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When Africans mourn disasters beyond our borders

Why are so many of us, not to mention our leaders, so quick to speak out when calamity strikes in the West, but we remain unmoved and silent about our continent’s own tragedies?



I am always amused to see Africans climb over themselves to declare their sympathy and offer their prayers in the wake of disasters that occur in the West. It is not that empathy is not good; of course it is. A humane response is always needed and right. But when we consider the history of the world, genuine questions are raised regarding the double standards and neo-colonialism that Africans still suffer from.

The Notre Dame fire in France has elicited many expressions of sympathy from Africans, their heads of states and even kings. For example, Ghana’s President Nana Akufo-Addo said on Twitter, “The Ghanaian people and I are shocked by the news of the destruction of the great Parisian cathedral, Notre Dame, one of the most iconic buildings of world civilisation, and extend our heartfelt condolences to President @EmmanuelMacron and to the French people on their great loss.” However, President Akufo-Addo failed to similarly address the deaths of his own people in a recent flood and the hardship that has inflicted on his country. In response to his Notre Dame tweet, Ghanaians have expressed their shock and disappointment in his leadership.

It is a searing irony that the destruction of a building considered an icon of “civilisation” is mourned in this way when much of Africa’s icons and artefacts – in fact, its very “civilization” – was either destroyed or carted off to European museums or elsewhere, where they continue to serve the West’s notions of how civilised and cultured it is.

Read: Why can Africans do more than pray when disaster strikes?


When it comes to our African leaders, it is as if they suffer from a willful blindness. For me, this fire, besides reminding me of how much of its ancient civilisations and culture Africa lost to colonialism, causes me to recall the destruction that the French inflicted on Guinea when the latter’s President Sékou Touré said no to France’s General De Gaulle and demanded independence. President Touré said, “We prefer liberty in poverty to opulence in slavery.” The French burned down schools, hospitals, even livestock.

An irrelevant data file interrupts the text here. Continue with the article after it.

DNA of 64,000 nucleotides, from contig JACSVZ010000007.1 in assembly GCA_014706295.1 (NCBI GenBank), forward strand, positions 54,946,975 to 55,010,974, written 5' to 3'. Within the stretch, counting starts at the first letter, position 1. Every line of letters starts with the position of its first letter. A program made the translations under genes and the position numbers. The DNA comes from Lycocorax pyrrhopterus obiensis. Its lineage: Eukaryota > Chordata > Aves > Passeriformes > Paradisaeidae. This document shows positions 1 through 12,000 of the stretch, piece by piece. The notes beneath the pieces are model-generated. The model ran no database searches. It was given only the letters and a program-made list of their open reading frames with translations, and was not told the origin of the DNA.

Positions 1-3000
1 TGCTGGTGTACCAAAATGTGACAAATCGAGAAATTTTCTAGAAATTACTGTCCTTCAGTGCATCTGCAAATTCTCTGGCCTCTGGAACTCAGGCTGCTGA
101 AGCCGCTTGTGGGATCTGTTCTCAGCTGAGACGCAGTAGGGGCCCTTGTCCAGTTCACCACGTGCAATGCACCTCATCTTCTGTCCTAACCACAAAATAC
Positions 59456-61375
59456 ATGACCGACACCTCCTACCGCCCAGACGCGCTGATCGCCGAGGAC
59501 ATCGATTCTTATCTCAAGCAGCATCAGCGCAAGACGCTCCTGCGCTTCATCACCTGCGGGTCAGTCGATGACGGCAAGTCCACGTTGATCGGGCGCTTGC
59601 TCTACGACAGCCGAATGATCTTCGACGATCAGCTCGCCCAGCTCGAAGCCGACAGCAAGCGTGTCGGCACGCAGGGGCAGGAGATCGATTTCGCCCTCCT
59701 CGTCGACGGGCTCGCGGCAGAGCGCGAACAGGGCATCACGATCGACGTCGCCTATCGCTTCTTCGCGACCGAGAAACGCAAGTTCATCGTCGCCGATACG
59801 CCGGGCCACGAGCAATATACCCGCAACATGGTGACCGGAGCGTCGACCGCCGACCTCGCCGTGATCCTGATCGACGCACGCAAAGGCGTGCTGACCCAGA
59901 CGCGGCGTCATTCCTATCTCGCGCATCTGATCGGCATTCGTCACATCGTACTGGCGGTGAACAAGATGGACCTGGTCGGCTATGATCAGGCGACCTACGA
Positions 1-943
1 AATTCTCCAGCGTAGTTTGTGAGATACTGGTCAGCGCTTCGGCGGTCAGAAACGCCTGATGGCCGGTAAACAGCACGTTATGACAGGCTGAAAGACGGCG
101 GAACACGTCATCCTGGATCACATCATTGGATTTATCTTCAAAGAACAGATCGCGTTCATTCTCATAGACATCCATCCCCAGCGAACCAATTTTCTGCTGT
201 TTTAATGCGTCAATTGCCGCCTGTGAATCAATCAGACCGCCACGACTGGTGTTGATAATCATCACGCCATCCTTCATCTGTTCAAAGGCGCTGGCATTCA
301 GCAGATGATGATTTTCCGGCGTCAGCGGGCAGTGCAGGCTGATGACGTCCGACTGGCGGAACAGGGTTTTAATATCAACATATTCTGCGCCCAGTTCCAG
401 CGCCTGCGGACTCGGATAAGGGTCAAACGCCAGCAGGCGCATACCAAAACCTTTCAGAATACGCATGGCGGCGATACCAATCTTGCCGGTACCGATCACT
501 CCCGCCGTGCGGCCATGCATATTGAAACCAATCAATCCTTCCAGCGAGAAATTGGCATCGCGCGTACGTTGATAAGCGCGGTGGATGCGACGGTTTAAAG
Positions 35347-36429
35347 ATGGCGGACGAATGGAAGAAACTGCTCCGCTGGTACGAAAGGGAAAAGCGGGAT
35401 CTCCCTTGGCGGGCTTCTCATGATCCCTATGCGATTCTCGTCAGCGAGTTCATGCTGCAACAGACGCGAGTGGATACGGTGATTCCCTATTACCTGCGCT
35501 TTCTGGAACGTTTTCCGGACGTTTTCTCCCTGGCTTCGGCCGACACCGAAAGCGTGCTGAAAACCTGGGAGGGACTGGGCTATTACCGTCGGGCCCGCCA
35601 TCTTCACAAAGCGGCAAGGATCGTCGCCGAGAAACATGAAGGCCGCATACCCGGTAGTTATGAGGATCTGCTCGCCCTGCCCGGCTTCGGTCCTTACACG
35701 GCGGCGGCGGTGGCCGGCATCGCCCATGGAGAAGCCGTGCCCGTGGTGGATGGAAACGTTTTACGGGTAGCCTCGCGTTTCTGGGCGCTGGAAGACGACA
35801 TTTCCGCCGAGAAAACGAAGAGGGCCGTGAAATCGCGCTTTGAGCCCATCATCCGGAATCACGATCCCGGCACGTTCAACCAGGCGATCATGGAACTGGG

King Amon N’Douffou V of Krindjabo, the capital of the Sanwi Kingdom in south-east Ivory Coast, spoke to AFP News in response to the images of the Notre Dame fire, saying, “The pictures disturbed my sleep, because this cathedral represents a strong link between my kingdom [the Sanwi, a French protectorate since July 1843] and France.”

The link he is referring to is when a 15-year-old Sanwi prince, Anabia, was taken to France and baptised in Notre Dame cathedral in 1687. This was done as a “pledge of fidelity” to King Louis XIV, who then changed the prince’s name to “Louis Anabia” and honoured him with the “Order of the Star of Our Lady”. The prince returned to the Ivory Coast in 1701. This does make one wonder if, in more recent history, King Amon N’Douffou also consulted his elders regarding a contribution to his fellow Africans who suffered and continue to suffer from the devastation caused by Cyclone Idai?


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This attachment to foreign disasters would not have raised any eyebrows if African leaders were as sympathetic to their own people when they are struck by disaster. It is a hallmark of the absence of critical thinking, a remnant of a colonial mentality and a lack of understanding how important it is that Africans put out their own fires first before turning to those of a neighbour.

While France looks for money to rebuild its cathedral, consider the Great Walls of Benin, in what is now Nigeria. This structure exceeded the length of the Wall of China and is seen as one of the greatest architectural achievements of man. It was completely ravaged by the British, causing greater damage than a fire could. Today, the remnants of that marvel continues to crumble as Africans mourn for a distant icon they can never claim as theirs.